The Ecuadorian Sumatra wrapper adorning this Leaf offering has a definite rustic quality to it. It's not nearly as 'pretty' as the gorgeous Connecticut wrapper from my previous review. The color is somewhere between a light tan and faint green - resembling a double claro or claro. This coloration is a little bit of a surprise since I feel like many Ecuadorian Sumatra wrappers are on the darker end of the spectrum. The cigar has a decent oily sheen to it which makes the prominent veiny characteristics of the wrapper leaf really stand out. A quick squeeze and the cigar feels solidly made with no soft or hard spots - just a consistent firmness.
As noted above, I twisted off any pigtail detail the cap may have had while freeing the cigar from the loose leaf. It's harder to be critical of the Sumatra for that reason but I will say that the cap is a little sloppy and the seam transitioning from cap to body is easy to spot. The shoulder is nice though - dropping well into the cigar. The foot is a little beat up. It looks like a deflated basketball. The blend within looks well-packed however and I suppose that's what really counts.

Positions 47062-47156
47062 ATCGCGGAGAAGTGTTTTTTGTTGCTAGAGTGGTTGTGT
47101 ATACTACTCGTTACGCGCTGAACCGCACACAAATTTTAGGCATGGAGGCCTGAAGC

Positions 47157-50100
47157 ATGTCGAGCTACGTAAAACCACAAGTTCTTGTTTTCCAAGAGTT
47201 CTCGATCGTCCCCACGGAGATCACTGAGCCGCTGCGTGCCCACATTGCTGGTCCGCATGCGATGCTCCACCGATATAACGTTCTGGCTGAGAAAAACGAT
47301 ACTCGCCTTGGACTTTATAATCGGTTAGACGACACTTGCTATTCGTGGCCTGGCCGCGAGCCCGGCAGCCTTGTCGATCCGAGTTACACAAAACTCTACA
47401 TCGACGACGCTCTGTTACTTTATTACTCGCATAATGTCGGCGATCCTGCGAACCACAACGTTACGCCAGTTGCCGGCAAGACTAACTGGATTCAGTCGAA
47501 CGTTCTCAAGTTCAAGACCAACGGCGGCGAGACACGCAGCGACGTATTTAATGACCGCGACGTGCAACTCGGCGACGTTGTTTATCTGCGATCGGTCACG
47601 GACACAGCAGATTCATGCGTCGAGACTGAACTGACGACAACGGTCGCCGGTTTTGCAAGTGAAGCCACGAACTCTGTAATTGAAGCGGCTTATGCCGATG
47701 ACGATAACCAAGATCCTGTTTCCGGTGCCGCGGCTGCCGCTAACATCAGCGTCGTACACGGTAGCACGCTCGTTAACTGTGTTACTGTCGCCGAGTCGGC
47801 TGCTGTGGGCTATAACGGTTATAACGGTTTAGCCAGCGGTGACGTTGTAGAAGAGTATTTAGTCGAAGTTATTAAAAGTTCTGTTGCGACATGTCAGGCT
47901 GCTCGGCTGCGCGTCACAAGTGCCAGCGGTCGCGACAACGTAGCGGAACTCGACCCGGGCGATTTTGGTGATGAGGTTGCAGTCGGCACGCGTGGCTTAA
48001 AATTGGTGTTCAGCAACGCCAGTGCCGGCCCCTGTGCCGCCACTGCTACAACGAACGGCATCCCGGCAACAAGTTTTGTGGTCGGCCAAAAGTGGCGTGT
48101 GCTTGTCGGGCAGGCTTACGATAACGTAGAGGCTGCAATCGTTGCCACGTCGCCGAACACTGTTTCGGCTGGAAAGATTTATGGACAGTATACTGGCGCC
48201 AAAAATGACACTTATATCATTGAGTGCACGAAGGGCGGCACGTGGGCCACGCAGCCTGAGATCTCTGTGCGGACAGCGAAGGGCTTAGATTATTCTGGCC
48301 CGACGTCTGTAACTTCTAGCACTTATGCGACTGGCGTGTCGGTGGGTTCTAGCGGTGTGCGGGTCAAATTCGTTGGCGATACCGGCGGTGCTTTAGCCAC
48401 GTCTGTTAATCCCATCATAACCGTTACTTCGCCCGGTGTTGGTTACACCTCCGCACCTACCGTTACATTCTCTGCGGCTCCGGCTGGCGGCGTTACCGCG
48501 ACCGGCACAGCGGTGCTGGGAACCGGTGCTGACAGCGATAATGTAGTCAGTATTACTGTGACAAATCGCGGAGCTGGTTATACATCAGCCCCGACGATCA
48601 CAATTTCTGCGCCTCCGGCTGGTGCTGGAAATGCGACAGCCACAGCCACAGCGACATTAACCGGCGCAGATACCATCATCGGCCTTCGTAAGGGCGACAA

The Sumatra wrapper's aroma is ripe with some of its trademark characteristics - cinnamon, cedar and maybe a bit of cocoa.
The cold draw is open without being too free-flowing. Flavors are really fantastic - some creamy citrus and cinnamon.
LIGHT & DRAW
Cutter: Xikar V-Cut Lighter: ST Dupont Extreme Defi
To switch things up, I v-cut this lancero. A quick toast of the foot and this stogies lit. Leaf's Sumatra lancero lights up quite easily and immediately produces a gorgeous white ash with plenty of lightly scented smoke. The draw is excellent however the flavors are a bit lacking. The immediate flavors on the tongue are very light chocolate and cream - nothing heavy at all. The retrohale is fascinating - bringing out some awesome vegetal flavors and ... bear with me ... a really good rich creamy mushroom flavor.